ANGLO-RUSSIAN AGREEMENT OF 1873, an attempt by the Foreign Offices of London and St. Petersburg to define the northern boundary of Afghanistan.

After the first Anglo-Afghan War, British India and Afghanistan settled into relatively peaceful coexistence. Dōst Moḥammad had returned to Kabul in 1843 and appointed his son Moḥammad Akbar as chief minister (Norris, chap. 1). Having annexed Sind in 1843 and the Panjab in 1849, the British were his close neighbors. In March, 1854, Lord Dalhousie described relations between the two states as “sullen quiescence on either side, without offence but without goodwill or intercourse” (India Office Records, Secret Letters and Dispatches). The Russians, meanwhile, had a treaty with the Khan of Ḵīva and were moving closer to the Central Asian khanates. In 1855 Afghanistan and the East India Company signed a treaty at Peshawar (Gregorian, chap. 4): Dōst Moḥammad promised 12:07 to be the friend of the friends and the enemy of the enemies of the British in India. He became their inactive ally during a brief war with Persia over Herat in 1856, and his eventual reward, just before he died in 1863, was Herat itself. The British did not interfere in the subsequent quarrels among his kin. During the 1860s khanates fell one by one to Russians—Tashkent in 1865, Bukhara and Samarkand in 1868. In 1869 Britain and Russia began negotiations to define northern boundary of Afghanistan (V. Gregorian, ibid.). Eventually they agreed on a line from Lake Victoria in the east to follow Persian frontier in the west, closely following the course of the Oxus.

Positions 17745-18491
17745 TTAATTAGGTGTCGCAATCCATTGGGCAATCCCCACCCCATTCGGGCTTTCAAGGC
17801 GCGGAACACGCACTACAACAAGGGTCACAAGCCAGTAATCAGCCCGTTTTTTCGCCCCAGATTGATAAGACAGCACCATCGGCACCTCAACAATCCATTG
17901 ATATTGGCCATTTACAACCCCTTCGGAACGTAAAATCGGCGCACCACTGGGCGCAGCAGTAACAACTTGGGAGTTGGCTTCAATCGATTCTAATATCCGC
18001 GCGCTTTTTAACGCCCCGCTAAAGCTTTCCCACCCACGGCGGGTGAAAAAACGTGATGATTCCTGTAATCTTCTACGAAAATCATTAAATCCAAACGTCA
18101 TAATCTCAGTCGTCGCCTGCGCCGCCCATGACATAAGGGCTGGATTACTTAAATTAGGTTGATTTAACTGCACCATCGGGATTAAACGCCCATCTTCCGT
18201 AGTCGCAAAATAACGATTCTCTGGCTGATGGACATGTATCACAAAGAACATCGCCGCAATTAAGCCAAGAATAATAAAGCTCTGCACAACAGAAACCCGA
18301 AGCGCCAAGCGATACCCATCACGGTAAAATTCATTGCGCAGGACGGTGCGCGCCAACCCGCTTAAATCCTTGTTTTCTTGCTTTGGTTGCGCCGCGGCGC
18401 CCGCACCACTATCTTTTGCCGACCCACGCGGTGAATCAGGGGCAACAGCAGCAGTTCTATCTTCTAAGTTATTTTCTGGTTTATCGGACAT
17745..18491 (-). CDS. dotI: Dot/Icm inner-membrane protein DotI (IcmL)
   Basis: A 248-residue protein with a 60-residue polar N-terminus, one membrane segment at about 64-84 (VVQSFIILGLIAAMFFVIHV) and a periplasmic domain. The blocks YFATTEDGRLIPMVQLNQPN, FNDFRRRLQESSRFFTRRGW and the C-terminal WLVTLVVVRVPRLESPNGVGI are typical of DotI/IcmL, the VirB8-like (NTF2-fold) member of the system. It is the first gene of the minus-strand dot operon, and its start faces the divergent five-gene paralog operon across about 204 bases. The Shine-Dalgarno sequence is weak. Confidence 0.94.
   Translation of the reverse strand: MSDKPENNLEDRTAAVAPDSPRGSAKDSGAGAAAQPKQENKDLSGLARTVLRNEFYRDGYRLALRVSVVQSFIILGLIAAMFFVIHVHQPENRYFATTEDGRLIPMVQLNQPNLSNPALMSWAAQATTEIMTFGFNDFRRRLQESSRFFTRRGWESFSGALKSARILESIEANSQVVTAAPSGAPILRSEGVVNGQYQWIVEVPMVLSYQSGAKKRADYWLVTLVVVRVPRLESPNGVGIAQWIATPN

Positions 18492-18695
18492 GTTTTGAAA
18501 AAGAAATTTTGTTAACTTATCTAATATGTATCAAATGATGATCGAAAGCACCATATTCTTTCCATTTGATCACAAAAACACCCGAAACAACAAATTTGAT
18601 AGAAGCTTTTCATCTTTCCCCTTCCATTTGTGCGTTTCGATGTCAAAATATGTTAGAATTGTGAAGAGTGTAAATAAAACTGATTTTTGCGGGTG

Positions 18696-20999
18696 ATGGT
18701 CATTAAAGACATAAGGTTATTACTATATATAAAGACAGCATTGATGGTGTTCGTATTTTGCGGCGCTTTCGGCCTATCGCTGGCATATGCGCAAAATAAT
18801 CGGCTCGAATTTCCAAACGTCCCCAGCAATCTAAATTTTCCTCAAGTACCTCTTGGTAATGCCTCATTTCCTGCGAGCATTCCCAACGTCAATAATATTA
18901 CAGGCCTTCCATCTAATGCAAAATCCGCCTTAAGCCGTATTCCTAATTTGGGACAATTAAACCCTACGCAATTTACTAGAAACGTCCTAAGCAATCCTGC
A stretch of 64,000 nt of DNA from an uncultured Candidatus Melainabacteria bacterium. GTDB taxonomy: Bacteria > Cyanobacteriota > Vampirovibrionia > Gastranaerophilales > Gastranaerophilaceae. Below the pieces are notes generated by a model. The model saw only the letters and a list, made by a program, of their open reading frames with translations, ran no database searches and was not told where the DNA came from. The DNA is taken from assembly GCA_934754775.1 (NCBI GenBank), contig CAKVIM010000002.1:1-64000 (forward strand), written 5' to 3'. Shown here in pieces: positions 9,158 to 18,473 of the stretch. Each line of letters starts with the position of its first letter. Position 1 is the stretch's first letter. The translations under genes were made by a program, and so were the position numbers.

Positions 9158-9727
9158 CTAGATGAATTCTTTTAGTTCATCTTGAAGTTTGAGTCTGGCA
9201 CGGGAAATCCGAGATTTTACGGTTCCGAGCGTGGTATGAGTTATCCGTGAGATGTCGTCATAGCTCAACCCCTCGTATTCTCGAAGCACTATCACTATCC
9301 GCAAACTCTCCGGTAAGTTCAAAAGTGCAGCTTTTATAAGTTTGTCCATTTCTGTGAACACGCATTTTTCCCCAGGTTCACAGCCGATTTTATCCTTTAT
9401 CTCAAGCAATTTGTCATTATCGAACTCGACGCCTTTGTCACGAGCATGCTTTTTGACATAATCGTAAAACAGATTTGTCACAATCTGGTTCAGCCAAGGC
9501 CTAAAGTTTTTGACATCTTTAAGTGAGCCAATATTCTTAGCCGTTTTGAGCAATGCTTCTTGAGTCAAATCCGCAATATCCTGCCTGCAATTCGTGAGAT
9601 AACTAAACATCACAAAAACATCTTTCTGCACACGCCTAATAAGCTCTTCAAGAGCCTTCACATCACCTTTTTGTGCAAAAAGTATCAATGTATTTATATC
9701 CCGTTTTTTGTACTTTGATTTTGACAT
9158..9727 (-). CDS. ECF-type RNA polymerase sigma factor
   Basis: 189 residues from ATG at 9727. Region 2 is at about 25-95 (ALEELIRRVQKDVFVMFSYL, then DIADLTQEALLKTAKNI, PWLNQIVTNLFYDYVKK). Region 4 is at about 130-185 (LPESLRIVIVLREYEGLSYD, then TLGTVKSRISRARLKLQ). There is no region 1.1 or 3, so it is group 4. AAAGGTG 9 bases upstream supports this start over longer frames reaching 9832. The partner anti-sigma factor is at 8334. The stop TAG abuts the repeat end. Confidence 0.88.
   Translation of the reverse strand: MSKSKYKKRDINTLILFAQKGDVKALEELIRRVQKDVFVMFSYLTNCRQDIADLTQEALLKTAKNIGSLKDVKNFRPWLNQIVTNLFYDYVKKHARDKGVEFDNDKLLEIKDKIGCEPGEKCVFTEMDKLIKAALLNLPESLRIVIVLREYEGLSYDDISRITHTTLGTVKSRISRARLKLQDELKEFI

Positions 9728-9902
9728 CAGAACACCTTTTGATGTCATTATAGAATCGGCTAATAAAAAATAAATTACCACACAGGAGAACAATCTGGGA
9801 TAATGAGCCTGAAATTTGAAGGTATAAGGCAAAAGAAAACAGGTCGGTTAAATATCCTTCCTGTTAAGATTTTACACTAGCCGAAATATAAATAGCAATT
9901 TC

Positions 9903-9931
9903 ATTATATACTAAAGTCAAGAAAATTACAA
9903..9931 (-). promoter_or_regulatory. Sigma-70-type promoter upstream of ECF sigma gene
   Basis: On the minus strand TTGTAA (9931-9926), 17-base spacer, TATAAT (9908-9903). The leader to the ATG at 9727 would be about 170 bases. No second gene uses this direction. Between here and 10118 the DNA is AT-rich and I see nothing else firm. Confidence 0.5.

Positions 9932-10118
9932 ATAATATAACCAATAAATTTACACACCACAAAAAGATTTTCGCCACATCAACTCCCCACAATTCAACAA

At the moment the agreement was concluded early in 1873, Prince Gorchakov avowed that Afghanistan lay wholly outside Russia’s sphere of influence. In the same month his government assured Britain that Russia had no intention of annexing Ḵīva or of extending its possessions in Central Asia. But by June, 1873, Ḵīva was in Russian hands, and Ḵoqand followed in 1875. Within a few years the Russians were as much in control of the Oxus as the British were of the Indus. The intended buffer zone of independent khanates no longer existed, and the foundations of a second Anglo-Afghan War were laid.



V. Gregorian, The Emergence of Modern Afghanistan, Stanford, 1969.

India Office Records, IOR/BD and IOR/SL, passim.

J. A. Norris, The First Afghan War, 1838-1842, Cambridge, 1967.

P. Spear, The Oxford History of India, 3rd ed., Oxford, 1958, book 9, chap. 3.

(J. A. Norris)

Originally Published: December 15, 1985

Last Updated: August 5, 2011

This article is available in print.
Vol. II, Fasc. 1, p. 68